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Obesity in patients with major depression is related to bipolarity and mixed features: evidence from the BRIDGE-II-Mix study


Petri, Eleonora; Bacci, Olivia; Barbuti, Margherita; Pacchiarotti, Isabella; Azorin, Jean-Michel; Angst, Jules; Bowden, Charles L; Mosolov, Sergey; Vieta, Eduard; Young, Allan H; Perugi, Giulio (2017). Obesity in patients with major depression is related to bipolarity and mixed features: evidence from the BRIDGE-II-Mix study. Bipolar disorders, 19(6):458-464.

Abstract

OBJECTIVES

The Bipolar Disorders: Improving Diagnosis, Guidance and Education (BRIDGE)-II-Mix study aimed to estimate the frequency of mixed states in patients with a major depressive episode (MDE) according to different definitions. The present post-hoc analysis evaluated the association between obesity and the presence of mixed features and bipolarity.

METHODS

A total of 2811 MDE subjects were enrolled in a multicenter cross-sectional study. In 2744 patients, the body mass index (BMI) was evaluated. Psychiatric symptoms, and sociodemographic and clinical variables were collected, comparing the characteristics of MDE patients with (MDE-OB) and without (MDE-NOB) obesity.

RESULTS

Obesity (BMI ≥30) was registered in 493 patients (18%). In the MDE-OB group, 90 patients (20%) fulfilled the DSM-IV-TR criteria for bipolar disease (BD), 225 patients (50%) fulfilled the bipolarity specifier criteria, 59 patients (13%) fulfilled DSM-5 criteria for MDEs with mixed features, and 226 patients (50%) fulfilled Research-Based Diagnostic Criteria for an MDE. Older age, history of (hypo)manic switches during antidepressant treatment, the occurrence of three or more MDEs, atypical depressive features, antipsychotic treatment, female gender, depressive mixed state according to DSM-5 criteria, comorbid eating disorders, and anxiety disorders were significantly associated with the MDE-OB group. Among (hypo)manic symptoms during the current MDE, psychomotor agitation, distractibility, increased energy, and risky behaviors were the variables most frequently associated with MDE-OB group.

CONCLUSIONS

In our sample, the presence of obesity in patients with an MDE seemed to be associated with higher rates of bipolar spectrum disorders. These findings suggest that obesity in patients with an MDE could be considered as a possible marker of bipolarity.

Abstract

OBJECTIVES

The Bipolar Disorders: Improving Diagnosis, Guidance and Education (BRIDGE)-II-Mix study aimed to estimate the frequency of mixed states in patients with a major depressive episode (MDE) according to different definitions. The present post-hoc analysis evaluated the association between obesity and the presence of mixed features and bipolarity.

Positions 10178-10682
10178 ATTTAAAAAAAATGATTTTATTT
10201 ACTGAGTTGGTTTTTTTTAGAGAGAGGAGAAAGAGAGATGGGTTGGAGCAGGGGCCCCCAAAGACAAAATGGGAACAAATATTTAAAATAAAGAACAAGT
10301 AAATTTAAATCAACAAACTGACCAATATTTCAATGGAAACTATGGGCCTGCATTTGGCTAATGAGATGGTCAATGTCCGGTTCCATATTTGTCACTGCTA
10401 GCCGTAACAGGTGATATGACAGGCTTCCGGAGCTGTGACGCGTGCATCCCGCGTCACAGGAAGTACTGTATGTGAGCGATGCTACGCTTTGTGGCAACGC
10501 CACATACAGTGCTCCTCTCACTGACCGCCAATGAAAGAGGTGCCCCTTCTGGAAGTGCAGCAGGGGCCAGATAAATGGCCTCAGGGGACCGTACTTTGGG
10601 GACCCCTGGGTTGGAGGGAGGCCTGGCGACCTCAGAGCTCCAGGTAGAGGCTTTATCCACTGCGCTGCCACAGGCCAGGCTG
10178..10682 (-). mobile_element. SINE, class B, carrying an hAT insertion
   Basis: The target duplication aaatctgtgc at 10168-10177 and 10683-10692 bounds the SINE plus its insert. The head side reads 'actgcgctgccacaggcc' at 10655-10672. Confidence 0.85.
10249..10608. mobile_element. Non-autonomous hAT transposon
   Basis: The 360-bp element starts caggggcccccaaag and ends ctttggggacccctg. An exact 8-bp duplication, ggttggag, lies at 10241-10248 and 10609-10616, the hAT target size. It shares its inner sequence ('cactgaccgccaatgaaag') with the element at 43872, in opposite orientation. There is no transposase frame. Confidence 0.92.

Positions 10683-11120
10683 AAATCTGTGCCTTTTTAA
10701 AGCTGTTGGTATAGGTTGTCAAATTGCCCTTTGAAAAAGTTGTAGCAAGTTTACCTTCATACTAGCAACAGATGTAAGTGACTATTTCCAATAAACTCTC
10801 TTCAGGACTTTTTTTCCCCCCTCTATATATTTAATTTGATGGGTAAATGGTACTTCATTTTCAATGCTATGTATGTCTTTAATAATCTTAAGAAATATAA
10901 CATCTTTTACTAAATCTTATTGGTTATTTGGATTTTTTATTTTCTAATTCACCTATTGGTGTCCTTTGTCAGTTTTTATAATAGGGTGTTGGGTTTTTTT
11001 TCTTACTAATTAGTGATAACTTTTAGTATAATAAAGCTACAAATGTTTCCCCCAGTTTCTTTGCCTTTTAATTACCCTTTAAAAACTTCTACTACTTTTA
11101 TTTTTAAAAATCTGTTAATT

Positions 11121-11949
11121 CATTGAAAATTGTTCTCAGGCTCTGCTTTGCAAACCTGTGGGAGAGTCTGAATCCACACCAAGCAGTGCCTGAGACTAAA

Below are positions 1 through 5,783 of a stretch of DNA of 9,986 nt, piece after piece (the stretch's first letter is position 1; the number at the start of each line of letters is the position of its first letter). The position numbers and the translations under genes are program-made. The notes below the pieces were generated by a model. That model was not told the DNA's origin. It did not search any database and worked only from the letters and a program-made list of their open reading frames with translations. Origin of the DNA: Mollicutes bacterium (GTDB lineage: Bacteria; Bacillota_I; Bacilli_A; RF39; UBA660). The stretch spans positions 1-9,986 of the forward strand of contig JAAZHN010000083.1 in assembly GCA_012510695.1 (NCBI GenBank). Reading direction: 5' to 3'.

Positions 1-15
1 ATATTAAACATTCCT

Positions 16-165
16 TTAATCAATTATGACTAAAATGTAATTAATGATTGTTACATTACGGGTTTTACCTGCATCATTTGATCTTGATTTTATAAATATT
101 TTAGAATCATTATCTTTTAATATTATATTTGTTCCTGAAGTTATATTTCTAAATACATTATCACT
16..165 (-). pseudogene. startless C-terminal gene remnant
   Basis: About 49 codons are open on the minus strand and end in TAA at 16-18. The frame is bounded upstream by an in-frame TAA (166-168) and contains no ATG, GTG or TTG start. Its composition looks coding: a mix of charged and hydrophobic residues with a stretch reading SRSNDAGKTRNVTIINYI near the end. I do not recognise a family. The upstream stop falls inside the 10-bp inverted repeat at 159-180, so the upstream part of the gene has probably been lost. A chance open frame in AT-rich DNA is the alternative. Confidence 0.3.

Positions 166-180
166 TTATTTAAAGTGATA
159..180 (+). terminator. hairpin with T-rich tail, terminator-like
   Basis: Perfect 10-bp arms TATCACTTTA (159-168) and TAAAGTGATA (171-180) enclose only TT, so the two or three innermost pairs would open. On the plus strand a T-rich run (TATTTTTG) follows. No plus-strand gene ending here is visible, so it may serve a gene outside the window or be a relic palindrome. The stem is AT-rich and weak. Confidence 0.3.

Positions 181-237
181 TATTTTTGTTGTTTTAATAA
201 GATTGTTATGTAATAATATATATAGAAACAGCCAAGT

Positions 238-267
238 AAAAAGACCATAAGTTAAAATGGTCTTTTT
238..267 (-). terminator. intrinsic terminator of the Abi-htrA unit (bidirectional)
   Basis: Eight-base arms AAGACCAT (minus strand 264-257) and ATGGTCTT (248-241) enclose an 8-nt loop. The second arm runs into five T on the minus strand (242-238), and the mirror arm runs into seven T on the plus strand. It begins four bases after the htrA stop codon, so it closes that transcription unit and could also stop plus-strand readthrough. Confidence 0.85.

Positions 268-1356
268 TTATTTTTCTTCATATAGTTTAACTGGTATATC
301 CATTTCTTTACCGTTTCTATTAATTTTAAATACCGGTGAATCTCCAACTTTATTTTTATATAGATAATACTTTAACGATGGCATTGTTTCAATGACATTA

METHODS

A total of 2811 MDE subjects were enrolled in a multicenter cross-sectional study. In 2744 patients, the body mass index (BMI) was evaluated. Psychiatric symptoms, and sociodemographic and clinical variables were collected, comparing the characteristics of MDE patients with (MDE-OB) and without (MDE-NOB) obesity.

RESULTS

Obesity (BMI ≥30) was registered in 493 patients (18%). In the MDE-OB group, 90 patients (20%) fulfilled the DSM-IV-TR criteria for bipolar disease (BD), 225 patients (50%) fulfilled the bipolarity specifier criteria, 59 patients (13%) fulfilled DSM-5 criteria for MDEs with mixed features, and 226 patients (50%) fulfilled Research-Based Diagnostic Criteria for an MDE. Older age, history of (hypo)manic switches during antidepressant treatment, the occurrence of three or more MDEs, atypical depressive features, antipsychotic treatment, female gender, depressive mixed state according to DSM-5 criteria, comorbid eating disorders, and anxiety disorders were significantly associated with the MDE-OB group. Among (hypo)manic symptoms during the current MDE, psychomotor agitation, distractibility, increased energy, and risky behaviors were the variables most frequently associated with MDE-OB group.

CONCLUSIONS

In our sample, the presence of obesity in patients with an MDE seemed to be associated with higher rates of bipolar spectrum disorders. These findings suggest that obesity in patients with an MDE could be considered as a possible marker of bipolarity.

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Additional indexing

Contributors:BRIDGE-II-Mix Study Group
Item Type:Journal Article, refereed, original work
Communities & Collections:04 Faculty of Medicine > Psychiatric University Hospital Zurich > Clinic for Psychiatry, Psychotherapy, and Psychosomatics
Dewey Decimal Classification:610 Medicine & health
Scopus Subject Areas:Health Sciences > Psychiatry and Mental Health
Life Sciences > Biological Psychiatry
Language:German
Date:September 2017
Deposited On:11 Nov 2022 11:05
Last Modified:27 Jun 2024 01:41
Publisher:Wiley-Blackwell Publishing, Inc.
ISSN:1398-5647
OA Status:Closed
Publisher DOI:https://doi.org/10.1111/bdi.12519
PubMed ID:28691250
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